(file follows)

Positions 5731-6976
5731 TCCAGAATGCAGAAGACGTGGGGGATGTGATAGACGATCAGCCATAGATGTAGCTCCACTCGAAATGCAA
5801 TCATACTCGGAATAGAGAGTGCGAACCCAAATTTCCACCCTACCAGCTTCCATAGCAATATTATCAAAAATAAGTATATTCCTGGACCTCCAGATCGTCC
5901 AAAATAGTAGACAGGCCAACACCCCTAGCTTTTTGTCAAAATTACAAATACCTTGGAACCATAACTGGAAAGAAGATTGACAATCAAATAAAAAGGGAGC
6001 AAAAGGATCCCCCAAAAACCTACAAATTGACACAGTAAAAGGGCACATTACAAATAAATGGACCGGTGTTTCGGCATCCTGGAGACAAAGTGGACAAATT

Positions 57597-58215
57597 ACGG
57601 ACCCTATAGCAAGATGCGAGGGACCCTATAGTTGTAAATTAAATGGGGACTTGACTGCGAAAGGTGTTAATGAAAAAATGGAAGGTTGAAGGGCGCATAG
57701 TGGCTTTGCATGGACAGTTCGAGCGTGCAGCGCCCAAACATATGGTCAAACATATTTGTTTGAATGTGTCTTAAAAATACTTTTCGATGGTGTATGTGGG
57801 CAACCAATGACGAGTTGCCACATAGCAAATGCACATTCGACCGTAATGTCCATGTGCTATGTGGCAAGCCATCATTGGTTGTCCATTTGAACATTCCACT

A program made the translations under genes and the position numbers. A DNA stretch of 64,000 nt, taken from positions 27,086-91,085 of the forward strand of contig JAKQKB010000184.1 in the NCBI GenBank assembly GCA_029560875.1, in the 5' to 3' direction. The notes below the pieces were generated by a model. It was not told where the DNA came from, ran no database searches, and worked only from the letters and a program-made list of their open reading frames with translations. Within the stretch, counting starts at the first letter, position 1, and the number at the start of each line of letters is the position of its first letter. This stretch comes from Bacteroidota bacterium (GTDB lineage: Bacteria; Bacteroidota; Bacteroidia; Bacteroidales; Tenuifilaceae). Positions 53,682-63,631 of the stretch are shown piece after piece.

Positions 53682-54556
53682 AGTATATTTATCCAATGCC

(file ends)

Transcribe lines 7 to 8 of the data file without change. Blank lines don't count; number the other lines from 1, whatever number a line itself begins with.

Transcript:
57597 ACGG
57601 ACCCTATAGCAAGATGCGAGGGACCCTATAGTTGTAAATTAAATGGGGACTTGACTGCGAAAGGTGTTAATGAAAAAATGGAAGGTTGAAGGGCGCATAG